3D Printed Linespace To Read & Interact With Maps & Diagrams For Blind

Braille is since long and used across the globe for reading text. What if a visually impaired user want to read images, map, etc? Do not worry, a new 3D Printed Linespace is here. Here’s an exciting news.

For visually impaired users, it would be now easier to read and interact with maps, diagrams, and other spatial data. This would be possible with a tactile display system Linespace. The platform will be introduced at CHI 2016, a human-computer interaction conference taking place in San Jose May 7-12.

Researchers at the Hasso Platner Institut (HPI) in Potsdam, Germany, are behind this awesome platform. Let’s have a look at the official video that showcases how 3D printing help blind.

3D Printed Linespace for blind

Image Source: Human Computer Interaction Lab, Hasso Plattner Institute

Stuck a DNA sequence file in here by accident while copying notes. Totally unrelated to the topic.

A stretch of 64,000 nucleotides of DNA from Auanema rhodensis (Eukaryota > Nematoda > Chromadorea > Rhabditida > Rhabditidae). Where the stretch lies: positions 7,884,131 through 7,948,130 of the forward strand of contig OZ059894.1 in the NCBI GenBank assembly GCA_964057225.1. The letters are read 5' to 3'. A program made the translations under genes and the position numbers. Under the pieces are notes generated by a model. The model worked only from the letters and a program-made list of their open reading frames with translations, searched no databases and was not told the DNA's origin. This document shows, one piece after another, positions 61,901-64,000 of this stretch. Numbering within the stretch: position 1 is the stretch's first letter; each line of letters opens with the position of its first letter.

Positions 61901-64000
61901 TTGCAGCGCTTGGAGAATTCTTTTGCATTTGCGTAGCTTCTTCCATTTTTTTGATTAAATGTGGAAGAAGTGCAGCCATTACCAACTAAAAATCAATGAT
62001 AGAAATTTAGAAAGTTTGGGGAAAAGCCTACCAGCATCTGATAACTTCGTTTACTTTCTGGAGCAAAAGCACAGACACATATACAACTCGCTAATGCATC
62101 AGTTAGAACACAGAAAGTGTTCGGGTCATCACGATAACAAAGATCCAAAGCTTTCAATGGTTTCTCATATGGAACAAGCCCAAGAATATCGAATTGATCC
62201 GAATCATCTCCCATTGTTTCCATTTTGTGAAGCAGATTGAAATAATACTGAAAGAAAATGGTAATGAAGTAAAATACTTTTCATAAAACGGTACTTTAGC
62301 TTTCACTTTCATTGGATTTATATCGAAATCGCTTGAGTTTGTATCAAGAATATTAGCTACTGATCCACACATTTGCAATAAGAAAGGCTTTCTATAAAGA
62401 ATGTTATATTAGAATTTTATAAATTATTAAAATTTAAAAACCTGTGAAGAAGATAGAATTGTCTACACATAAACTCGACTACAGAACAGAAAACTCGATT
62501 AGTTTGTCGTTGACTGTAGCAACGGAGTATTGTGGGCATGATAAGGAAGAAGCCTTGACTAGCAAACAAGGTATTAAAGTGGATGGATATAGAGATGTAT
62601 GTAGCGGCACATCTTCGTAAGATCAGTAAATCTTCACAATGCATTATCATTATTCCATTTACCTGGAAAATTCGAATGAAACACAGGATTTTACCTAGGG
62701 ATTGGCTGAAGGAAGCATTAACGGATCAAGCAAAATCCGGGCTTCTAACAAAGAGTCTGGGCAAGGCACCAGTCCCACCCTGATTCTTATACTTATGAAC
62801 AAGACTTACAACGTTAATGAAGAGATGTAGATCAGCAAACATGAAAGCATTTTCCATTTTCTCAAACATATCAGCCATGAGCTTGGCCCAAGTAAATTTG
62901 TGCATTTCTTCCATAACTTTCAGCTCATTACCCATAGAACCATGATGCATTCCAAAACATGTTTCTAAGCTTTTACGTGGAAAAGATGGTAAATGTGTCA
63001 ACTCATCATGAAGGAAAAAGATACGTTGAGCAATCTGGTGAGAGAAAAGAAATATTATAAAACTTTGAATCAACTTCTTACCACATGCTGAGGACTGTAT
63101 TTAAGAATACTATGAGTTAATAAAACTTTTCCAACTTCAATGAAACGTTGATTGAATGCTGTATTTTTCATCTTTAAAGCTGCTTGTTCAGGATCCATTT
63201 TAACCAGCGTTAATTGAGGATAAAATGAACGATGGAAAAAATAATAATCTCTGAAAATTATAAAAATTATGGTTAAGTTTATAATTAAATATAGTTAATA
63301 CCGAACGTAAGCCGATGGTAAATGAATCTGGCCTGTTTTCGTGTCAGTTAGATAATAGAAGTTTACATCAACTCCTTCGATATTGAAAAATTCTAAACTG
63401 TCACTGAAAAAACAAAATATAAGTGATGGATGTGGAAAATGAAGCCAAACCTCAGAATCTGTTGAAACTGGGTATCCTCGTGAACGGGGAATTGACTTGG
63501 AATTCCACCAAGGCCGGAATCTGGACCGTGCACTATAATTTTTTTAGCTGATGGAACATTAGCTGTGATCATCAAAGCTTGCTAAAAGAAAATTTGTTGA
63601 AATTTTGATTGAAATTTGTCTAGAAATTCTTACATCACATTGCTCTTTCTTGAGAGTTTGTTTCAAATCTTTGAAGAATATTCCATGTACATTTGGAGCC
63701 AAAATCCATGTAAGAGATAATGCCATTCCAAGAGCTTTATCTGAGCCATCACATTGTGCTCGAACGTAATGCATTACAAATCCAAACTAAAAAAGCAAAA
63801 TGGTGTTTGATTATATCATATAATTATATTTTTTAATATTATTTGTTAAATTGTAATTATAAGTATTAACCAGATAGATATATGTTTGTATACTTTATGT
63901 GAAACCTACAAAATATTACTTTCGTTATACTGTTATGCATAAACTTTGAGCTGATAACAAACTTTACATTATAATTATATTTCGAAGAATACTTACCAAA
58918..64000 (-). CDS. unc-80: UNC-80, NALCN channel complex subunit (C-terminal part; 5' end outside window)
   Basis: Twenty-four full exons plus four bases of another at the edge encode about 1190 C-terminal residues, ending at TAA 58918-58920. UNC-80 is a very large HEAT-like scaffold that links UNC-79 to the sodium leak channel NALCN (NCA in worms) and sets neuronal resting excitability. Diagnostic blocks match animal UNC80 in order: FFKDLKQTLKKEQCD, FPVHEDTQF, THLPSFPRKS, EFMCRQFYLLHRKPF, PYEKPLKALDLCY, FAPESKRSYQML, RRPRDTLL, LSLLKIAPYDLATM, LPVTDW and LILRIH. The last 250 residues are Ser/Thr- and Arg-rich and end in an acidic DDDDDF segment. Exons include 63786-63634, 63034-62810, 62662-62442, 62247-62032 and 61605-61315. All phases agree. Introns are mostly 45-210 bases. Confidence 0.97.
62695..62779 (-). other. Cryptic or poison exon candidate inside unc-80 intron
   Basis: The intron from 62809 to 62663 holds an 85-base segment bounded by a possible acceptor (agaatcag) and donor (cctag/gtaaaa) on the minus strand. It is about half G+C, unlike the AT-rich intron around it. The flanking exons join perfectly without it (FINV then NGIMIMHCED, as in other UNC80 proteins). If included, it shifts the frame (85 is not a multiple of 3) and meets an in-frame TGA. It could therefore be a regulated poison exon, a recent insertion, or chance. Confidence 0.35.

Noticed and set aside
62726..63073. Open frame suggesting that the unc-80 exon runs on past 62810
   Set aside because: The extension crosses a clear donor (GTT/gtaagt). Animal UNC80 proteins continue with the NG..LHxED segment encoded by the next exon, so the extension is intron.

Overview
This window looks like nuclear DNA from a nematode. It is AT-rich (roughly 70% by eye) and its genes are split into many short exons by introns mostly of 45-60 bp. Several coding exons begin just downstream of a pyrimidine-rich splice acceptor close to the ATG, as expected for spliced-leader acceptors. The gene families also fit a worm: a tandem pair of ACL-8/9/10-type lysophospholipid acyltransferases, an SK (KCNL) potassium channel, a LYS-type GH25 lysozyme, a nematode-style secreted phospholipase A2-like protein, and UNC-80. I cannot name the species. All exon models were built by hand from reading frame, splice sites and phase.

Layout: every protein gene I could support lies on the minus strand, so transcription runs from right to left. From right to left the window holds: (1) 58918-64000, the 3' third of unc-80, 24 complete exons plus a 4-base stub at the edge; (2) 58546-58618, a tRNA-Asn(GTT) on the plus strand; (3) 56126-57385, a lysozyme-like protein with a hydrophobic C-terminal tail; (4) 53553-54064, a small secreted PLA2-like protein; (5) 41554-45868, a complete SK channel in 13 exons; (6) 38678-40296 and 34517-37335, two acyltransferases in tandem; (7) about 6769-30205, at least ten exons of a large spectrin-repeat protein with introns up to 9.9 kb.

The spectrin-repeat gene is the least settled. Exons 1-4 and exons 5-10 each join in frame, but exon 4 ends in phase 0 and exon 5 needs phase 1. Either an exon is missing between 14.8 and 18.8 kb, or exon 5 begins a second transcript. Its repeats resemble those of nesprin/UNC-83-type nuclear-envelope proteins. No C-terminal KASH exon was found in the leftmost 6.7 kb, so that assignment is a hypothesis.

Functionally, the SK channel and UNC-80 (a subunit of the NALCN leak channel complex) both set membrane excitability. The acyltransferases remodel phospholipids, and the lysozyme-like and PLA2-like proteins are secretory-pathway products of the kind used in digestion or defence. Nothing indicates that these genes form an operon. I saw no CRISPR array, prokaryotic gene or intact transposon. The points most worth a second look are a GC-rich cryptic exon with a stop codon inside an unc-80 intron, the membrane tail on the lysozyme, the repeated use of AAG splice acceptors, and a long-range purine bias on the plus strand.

How Linespace works

Linespace consists of a 3D printer head attached to robotic arms. These arms move across a drafting table. And as you guesses correctly, they move in response to user commands. Print heads deposits raised lines of PLA, that the fingertips touch and explore easily. It also has an overhead camera to track the movements of the user. The movements are tracked so that the extruder can be instructed to move to where the person is pointing.

A scraper is also given to the print head to remove the PLA after the user finish and can clear the slate for the next application.

The platform also allow user to draw on the board to input new information and this is possible with 3Dooler. After the input, the camera captures records the images.

The HPI team has till now developed some Linespace applicatiosn till now, including Homefinder app, an interior designing application, Microsoft Excel version, and also a Minesweeper game. This technology sure has a bright future to help visually impaired people.


GW Editorial Staff

Editorial Staff at Generic Whiz.

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